Drugs surpass drink
THE war on drugs has widened dramatically in scope, with officers seizing drivers’ licences by the hundreds in the Western Downs alone.
Each police station has a dedicated Road Policing Unit, which usually administers roadside breath tests and enforced speed limits.
In March, 2015, training was rolled out under the former Newman government’s Queensland Road Safety Action Plan across the entire South West District (spanning from Dalby to the western border of Queensland) to empower Roadside Policing Units to test drivers for drugs.
Since the training, Dalby’s RPU has more than doubled the QPS’ haul of drug drivers from fewer than 200 in 2013-14 to 462 drivers in 2015-16.
The test itself is administered by scraping the victim’s tongue with a small plastic single-use kit, which reacts to anything more than 25 nanograms of THC, the psychoactive ingredients in cannabis, or 50ng of methylamphetamine, the active ingredients in ecstasy and ice.
Acting Sergeant Bill Mitchell for Dalby’s RPU said drug drivers had become more common than drink drivers since the tests were introduced in 2007.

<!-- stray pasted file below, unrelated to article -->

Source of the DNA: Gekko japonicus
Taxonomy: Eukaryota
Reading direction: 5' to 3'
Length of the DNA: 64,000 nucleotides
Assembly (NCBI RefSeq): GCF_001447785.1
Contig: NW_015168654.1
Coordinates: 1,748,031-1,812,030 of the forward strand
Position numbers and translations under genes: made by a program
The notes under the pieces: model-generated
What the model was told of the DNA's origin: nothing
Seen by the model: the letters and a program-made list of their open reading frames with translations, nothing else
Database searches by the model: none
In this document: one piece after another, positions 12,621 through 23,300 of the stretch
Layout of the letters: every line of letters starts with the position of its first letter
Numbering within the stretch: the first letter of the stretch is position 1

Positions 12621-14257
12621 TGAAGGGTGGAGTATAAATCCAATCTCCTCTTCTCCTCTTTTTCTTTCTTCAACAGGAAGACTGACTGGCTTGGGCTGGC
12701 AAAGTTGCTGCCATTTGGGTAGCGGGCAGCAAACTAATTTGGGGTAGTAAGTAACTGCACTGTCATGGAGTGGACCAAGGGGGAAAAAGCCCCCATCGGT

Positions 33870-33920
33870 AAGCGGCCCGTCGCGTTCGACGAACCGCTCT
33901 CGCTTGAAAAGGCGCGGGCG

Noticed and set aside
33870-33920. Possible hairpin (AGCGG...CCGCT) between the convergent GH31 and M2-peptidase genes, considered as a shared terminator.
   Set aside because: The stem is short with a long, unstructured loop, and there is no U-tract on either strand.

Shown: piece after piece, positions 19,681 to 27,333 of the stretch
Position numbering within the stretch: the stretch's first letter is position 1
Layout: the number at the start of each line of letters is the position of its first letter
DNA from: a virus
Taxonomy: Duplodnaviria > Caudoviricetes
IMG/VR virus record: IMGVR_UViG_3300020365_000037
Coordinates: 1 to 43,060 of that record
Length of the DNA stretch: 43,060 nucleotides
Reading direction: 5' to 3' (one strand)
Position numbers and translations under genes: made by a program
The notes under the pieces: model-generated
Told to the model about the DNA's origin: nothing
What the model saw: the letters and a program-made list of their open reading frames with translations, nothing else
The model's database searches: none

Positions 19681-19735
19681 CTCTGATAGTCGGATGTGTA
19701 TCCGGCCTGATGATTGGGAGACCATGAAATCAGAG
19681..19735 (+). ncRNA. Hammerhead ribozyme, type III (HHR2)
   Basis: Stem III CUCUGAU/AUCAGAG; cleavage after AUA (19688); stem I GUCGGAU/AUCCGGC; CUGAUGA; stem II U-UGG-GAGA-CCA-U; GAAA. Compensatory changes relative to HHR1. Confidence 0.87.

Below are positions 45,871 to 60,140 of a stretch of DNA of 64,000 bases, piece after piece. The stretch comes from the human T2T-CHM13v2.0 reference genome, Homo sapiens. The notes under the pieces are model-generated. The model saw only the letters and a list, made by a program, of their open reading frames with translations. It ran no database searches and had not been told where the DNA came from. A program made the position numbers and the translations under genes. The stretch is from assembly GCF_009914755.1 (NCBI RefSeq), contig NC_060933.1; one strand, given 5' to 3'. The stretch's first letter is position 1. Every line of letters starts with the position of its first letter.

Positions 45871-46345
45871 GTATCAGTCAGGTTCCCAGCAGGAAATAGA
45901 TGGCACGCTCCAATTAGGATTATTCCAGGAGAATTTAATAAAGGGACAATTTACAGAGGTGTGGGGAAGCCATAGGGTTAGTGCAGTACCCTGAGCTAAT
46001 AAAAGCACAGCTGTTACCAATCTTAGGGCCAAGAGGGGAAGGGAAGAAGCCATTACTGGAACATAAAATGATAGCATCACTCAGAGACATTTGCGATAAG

His unit of seven officers, six of whom are trained in drug detection, have been targeting motorist choke points like Tara, Yarraman and Blackbutt in conjunction with smaller police stations over the last week.
He confirmed that under the QRSAP drug testing would become a standard part of roadside licence checks by 2017.
“Whether it’s a B&S ball, a rodeo, we will attend.
“Anywhere, any time, it’ll be the same with drug testing as it has been with breath testing.”
Out of the 408 tests conducted by Dalby’s RPU since their training, 143 drivers have been charged with drug driving.
The penalty for having any drug in your system while driving is a fine of up to $1649 and up to three months in prison and a licence disqualification of one to nine months.